-Sen. Richard Lugar (R-Ind.) raised $970,000 and has $3 million in the bank for his primary against state Treasurer Richard Mourdock (R), who raised $125,000 in March and will need to pick up the pace.
-Former Texas solicitor general Ted Cruz (R) raised $1 million for the race to replace Sen. Kay Bailey Hutchison (R-Texas).
Trump threatens indy bid: We here at The Fix try to install a little dose of reality to all this talk about Donald Trump for president. But now he’s talking about something that could have a real impact on the race.
In an interview with the Wall Street Journal on Monday, Trump suggested he will run for president as an independent if he doesn’t win the Republican nomination.
While Trump would probably fade in a GOP primary and soon be forgotten, an independent with hundreds of millions of dollars in personal wealth can steal votes in the general election.
But don’t assume he would only steal votes from Republicans, either.
Trump marks up a Vanity Fair writer’s take on his nascent presidential campaign. Most interesting part: he doesn’t seem to know who Politico’s Ben Smith is.
Sen. Rand Paul (R-Ky.), who had been pushing for much larger cuts to the budget, will be voting against the agreement reached by congressional leaders.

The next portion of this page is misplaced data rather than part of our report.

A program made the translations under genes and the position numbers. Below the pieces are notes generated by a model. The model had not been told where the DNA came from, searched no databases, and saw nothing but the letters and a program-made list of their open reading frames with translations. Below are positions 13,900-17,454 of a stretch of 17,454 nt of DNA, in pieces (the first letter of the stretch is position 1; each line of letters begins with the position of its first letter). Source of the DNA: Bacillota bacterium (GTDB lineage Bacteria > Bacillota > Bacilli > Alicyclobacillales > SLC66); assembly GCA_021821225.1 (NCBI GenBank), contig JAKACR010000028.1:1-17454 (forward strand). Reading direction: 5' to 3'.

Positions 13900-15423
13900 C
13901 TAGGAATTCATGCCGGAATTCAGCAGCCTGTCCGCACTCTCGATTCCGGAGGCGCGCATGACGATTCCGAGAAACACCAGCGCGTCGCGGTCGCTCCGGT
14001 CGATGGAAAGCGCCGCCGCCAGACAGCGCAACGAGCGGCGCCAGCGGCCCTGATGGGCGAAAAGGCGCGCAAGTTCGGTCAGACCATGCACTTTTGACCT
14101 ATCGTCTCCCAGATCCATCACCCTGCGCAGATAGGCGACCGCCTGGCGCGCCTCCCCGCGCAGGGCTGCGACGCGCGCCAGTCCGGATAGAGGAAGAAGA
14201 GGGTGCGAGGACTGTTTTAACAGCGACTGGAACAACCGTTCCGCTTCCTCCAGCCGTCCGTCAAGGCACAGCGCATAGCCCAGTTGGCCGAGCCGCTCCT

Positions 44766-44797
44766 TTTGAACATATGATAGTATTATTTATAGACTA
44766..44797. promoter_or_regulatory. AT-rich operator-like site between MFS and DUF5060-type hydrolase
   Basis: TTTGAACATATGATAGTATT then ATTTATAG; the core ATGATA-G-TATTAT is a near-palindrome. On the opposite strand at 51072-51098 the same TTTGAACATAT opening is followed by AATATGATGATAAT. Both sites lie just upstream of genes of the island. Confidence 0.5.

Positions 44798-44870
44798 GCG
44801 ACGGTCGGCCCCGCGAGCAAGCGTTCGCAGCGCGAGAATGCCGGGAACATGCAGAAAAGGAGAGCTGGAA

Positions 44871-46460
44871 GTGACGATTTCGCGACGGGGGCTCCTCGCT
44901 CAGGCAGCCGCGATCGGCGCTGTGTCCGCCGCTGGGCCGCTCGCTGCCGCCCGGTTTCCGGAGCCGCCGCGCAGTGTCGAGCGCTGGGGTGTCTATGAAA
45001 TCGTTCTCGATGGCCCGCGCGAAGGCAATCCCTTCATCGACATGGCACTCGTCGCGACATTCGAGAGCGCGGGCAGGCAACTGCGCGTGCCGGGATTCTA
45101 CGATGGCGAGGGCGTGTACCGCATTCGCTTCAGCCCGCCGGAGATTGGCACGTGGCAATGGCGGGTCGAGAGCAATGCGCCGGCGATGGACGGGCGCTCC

A Mason-Dixon poll in Florida shows Mitt Romney and Mike Huckabee each with a slight lead on Obama in Florida. In the GOP primary, Romney leads at 23 percent, Huckabee takes 18 percent and Trump (yes, Trump) takes 13 percent.
Rep. Michele Bachmann (R-Minn.) says she would be a one-term president, “if that’s what it takes in order to turn things around, because this is not about a personal ambition.”
South Carolina Gov. Nikki Haley (R) will appear with Bachmann in South Carolina next week.
Louisiana Gov. Bobby Jindal (R) is joining a call for state legislators to delay congressional redistricting until next year.
Former Sen. George Allen (R-Va.) is out with his first piece of mail.
“The answer to Trump’s birther claims? Dick Cheney” — Massimo Calibresi, Time
“Appeals court upholds block on part of Ariz. immigration law” — Jerry Markon, Washington Post
“Mitt Romney’s 2012 video clues” — Jonathan Martin, Politico